Henry Newbolt

Ivor Griffiths, Poet, Novelist & Short Story Writer

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Sir Henry John Newbolt (June 6, 1862 - April 19, 1938) was an English author and poet.


  • 1 Background
  • 2 Publications
  • 3 Vitaï Lampada
  • 4 Monthly review
  • 5 Honours
  • 6 Ella Coltman
  • 7 Works
  • 8 Sources


He was born in Bilston, Wolverhampton, then in Staffordshire, but now in the West Midlands, the son of the vicar of St Mary's Church, Rev. Henry Francis Newbolt, and his second wife, Emily. (In his biography, My World as in My Time, he claims to have been was Jewish.) After his father's death, the family moved to Walsall, where Henry was educated. He attended Queen Mary's Grammar School, Walsall, and Caistor Grammar School, from where he gained a scholarship to Clifton College, where he was head of the school (1881) and edited the school magazine. His contemporaries there included Douglas Haig. Graduating from Corpus Christi College, Oxford, Newbolt was called to the bar at Lincoln's Inn in 1887 and practised until 1899.


His first book was a novel, Taken from the Enemy (1892), and in 1895 he published a tragedy, Mordred; but it was the publication of his ballads, Admirals All (1897), that created his literary reputation. By far the best-known of these is "Vitai Lampada". They were followed by other volumes of stirring verse, including The Island Race (1898), The Sailing of the Long-ships (1902), Songs of the Sea (1904).

In 1914, Newbolt published Aladore, a fantasy novel about a bored but dutiful knight who abruptly abandons his estate and wealth to discover his heart's desire and woo a half-fae enchantress. It is a tale filled with allegories about the nature of youth, service, individuality and tradition. It was reissued in a limited and illustrated edition by Newcastle Publishing Company in 1975, as the new holders of the copyright.

Vitaï Lampada

Clifton College Close
Clifton College Close

Probably the best known of all Newbolt's poems and the one for which he is now chiefly remembered is Vitaï Lampada. It refers to how a future soldier learns stoicism in cricket matches in the famous Close at Clifton College:

There's a breathless hush in the Close to-night
Ten to make and the match to win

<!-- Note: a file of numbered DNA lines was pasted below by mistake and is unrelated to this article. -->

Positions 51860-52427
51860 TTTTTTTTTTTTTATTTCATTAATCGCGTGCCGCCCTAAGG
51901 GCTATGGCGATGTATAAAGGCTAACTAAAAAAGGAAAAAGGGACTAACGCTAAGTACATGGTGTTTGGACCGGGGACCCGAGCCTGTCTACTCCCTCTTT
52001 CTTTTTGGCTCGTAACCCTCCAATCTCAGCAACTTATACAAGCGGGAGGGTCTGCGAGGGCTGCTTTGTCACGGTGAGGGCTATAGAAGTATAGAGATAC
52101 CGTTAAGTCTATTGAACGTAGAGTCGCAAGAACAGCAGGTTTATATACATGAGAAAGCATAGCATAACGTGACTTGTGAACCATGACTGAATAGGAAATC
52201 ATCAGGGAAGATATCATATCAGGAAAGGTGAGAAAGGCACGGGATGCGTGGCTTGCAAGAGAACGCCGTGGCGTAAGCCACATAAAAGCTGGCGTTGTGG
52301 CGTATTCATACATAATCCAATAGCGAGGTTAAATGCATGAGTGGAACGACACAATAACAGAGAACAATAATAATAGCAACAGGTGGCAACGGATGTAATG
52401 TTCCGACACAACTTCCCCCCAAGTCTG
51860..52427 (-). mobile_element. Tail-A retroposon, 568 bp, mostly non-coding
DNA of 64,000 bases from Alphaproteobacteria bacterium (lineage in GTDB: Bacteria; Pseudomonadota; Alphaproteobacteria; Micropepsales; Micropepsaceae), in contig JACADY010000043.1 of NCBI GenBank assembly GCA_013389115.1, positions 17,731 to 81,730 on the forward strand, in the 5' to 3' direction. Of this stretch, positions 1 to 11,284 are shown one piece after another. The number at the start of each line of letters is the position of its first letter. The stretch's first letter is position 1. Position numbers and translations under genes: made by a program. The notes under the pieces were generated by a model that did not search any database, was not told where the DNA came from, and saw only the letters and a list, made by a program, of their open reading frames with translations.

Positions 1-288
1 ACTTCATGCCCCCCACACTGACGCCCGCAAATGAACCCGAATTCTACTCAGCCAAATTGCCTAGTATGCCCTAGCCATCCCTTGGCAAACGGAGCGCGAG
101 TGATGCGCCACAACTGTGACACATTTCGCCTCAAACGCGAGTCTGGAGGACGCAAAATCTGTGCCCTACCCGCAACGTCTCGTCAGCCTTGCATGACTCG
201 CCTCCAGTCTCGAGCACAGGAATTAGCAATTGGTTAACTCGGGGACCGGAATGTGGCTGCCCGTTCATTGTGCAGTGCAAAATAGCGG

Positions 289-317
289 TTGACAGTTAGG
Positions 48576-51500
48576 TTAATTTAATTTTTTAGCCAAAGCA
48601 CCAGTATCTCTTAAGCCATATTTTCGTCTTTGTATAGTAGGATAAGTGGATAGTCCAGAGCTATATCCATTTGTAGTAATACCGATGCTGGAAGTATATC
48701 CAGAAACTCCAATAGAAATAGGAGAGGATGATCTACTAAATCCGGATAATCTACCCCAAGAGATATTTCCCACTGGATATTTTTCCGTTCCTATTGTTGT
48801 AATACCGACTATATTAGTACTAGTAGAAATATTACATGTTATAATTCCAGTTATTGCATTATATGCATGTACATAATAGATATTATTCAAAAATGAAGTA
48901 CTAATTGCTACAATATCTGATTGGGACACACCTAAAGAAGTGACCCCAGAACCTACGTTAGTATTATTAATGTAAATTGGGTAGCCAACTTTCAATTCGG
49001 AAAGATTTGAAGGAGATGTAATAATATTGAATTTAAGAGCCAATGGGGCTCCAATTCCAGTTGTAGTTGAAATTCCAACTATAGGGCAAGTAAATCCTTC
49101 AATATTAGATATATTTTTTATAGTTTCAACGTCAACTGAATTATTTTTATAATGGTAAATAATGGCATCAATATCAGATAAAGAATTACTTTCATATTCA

A bumping pitch and a blinding light,
An hour to play, and the last man in.
And it's not for the sake of a ribboned coat.
Or the selfish hope of a season's fame,
But his captain's hand on his shoulder smote
"Play up! Play up! And play the game!"
The sand of the desert is sodden red-
Red with the wreck of the square that broke
The gatling's jammed and the colonel dead,
And the regiment blind with dust and smoke.
The river of death has brimmed its banks,
And England's far, and Honour a name,
But the voice of a schoolboy rallies the ranks-
"Play up! Play up! And play the game!"
This is the word that year by year,
While in her place the school is set,
Every one of her sons must hear,
And none that hears it dare forget.
This they all with a joyful mind
Bear through life like a torch in flame,
And falling fling to the host behind -
"Play up! Play up! And play the game!"

The poem was both highly regarded and repeatedly satirised by those who experienced World War I.

Monthly review

Between 1900 and 1905, Newbolt was the editor of the Monthly Review. He was also a member of the Coefficients dining club of social reformers set up in 1902 by the Fabian campaigners Sidney and Beatrice Webb. During the First World War, he became controller of telecommunications and worked as an official historian. It was at this time that his style of poetry, like that of Rudyard Kipling, began to go out of fashion.


Newbolt was knighted in 1915 and was awarded the 'Companion of Honour' in 1922. In his home town of Bilston, a public house was named after him, and a blue plaque is displayed on a modern building in the street where he was born.

Ella Coltman

Playing the Game: A Biography of Sir Henry Newbolt, by Susan Chitty, claimed that he and his wife each had a sexual relationship with Ella Coltman, who even accompanied them on their honeymoon. Newbolt died in Coltman's house in Kensington. One of Newbolt's later poems is entitled "To E.C." and in it he refers to E.C. as "dearest."


  • Works by Henry Newbolt at Project Gutenberg
    • The Old Country (1906)
    • The New June (1909)
    • The Naval History of the Great War (1920)
    • A Ballad of Sir Pertab Singh
    • He fell among Thieves
    • Admirals All


  • Black Country Bugle
  • This article incorporates text from the Encyclopædia Britannica Eleventh Edition, a publication now in the public domain.
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